More information in the STROBE-nut paper PlosMedNutrition Bulletin and the STROBE-nut explanation and elaboration document 

ItemItem nrSTROBE recommendations STROBE-nut
Title and abstract1(a) Indicate the study’s design with a commonly used term in the title or the abstract. (b) Provide in the abstract an informative and balanced summary of what was done and what was found.nut-1 State the dietary/nutritional assessment method(s) used in the title, abstract, or keywords.
Background    rationale2Explain the scientific background and rationale for the investigation being reported. 
Objectives3State specific objectives, including any pre-specified hypotheses. 
Study design4Present key elements of study design early in the paper. 
Settings5Describe the setting, locations, and relevant dates, including periods of recruitment, exposure, follow-up, and data collection.nut-5 Describe any characteristics of the study settings that might affect the dietary intake or nutritional status of the participants, if applicable.
Participants6a) Cohort study—Give the eligibility criteria, and the sources and methods of selection of participants. Describe methods of follow-up. Case-control study—Give the eligibility criteria, and the sources and methods of case ascertainment and control selection. Give the rationale for the choice of cases and controls. Cross-sectional study—Give the eligibility criteria, and the sources and methods of selection of participants. (b) Cohort study—For matched studies, give matching criteria and number of exposed and unexposed. Case-control study—For matched studies, give matching criteria and the number of controls per case.nut-6 Report particular dietary, physiological or nutritional characteristics that were considered when selecting the target population.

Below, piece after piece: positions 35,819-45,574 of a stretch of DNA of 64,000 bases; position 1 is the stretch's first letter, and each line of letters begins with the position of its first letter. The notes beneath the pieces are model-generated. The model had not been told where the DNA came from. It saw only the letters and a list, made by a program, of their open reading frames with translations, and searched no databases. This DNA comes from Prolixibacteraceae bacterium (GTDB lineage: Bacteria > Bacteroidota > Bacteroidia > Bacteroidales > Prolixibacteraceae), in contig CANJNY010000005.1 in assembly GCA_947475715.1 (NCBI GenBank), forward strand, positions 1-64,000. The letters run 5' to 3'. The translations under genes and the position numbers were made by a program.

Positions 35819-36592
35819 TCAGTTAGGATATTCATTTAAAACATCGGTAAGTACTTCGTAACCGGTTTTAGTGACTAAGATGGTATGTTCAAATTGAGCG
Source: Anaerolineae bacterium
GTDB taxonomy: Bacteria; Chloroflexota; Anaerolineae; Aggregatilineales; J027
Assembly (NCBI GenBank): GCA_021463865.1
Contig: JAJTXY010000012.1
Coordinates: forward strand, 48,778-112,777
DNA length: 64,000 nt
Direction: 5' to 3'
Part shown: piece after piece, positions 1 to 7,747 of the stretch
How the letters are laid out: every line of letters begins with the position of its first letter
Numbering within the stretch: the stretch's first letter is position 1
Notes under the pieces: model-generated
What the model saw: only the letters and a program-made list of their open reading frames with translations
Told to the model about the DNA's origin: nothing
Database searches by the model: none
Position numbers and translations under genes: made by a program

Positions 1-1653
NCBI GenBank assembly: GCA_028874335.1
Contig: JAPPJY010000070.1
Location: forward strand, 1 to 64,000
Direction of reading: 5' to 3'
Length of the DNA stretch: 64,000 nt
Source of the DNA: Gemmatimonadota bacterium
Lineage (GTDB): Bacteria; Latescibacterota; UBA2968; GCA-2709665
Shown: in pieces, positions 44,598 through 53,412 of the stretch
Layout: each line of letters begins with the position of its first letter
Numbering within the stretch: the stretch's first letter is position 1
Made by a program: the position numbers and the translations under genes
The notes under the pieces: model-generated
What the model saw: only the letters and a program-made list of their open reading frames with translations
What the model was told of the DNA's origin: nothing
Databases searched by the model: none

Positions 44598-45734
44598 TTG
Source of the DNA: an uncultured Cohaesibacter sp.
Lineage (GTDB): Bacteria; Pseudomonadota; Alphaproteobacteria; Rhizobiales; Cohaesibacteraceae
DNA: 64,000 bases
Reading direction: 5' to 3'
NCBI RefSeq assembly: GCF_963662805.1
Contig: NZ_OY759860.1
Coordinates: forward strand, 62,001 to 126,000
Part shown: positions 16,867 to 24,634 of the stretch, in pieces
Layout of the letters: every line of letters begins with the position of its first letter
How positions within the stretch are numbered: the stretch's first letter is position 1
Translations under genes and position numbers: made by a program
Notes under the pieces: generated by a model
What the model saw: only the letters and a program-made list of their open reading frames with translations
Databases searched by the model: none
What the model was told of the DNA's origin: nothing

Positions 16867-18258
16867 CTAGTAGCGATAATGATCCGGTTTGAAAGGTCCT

Variables7Clearly define all outcomes, exposures, predictors, potential confounders, and effect modifiers. Give diagnostic criteria, if applicable.nut-7.1 Clearly define foods, food groups, nutrients, or other food components. nut-7.2 When using dietary patterns or indices, describe the methods to obtain them and their nutritional properties.
Data sources – measurements8For each variable of interest, give sources of data and details of methods of assessment (measurement).Describe comparability of assessment methods if there is more than one group.nut-8.1 Describe the dietary assessment method(s), e.g., portion size estimation, number of days and items recorded, how it was developed and administered, and how quality was assured. Report if and how supplement intake was assessed. nut-8.2 Describe and justify food composition data used. Explain the procedure to match food composition with consumption data. Describe the use of conversion factors, if applicable. nut-8.3 Describe the nutrient requirements, recommendations, or dietary guidelines and the evaluation approach used to compare intake with the dietary reference values, if applicable. nut-8.4 When using nutritional biomarkers, additionally use the STROBE Extension for Molecular Epidemiology (STROBE-ME). Report the type of biomarkers used and their usefulness as dietary exposure markers. nut-8.5 Describe the assessment of nondietary data (e.g., nutritional status and influencing factors) and timing of the assessment of these variables in relation to dietary assessment. nut-8.6 Report on the validity of the dietary or nutritional assessment methods and any internal or external validation used in the study, if applicable.
Bias9Describe any efforts to address potential sources of bias.nut-9 Report how bias in dietary or nutritional assessment was addressed, e.g., misreporting, changes in habits as a result of being measured, or data imputation from other sources
Study Size10Explain how the study size was arrived at. 
Quantitative    variables11Explain how quantitative variables were handled in the analyses. If applicable, describe which groupings were chosen and why.nut-11 Explain categorization of dietary/nutritional data (e.g., use of N-tiles and handling of nonconsumers) and the choice of reference category, if applicable.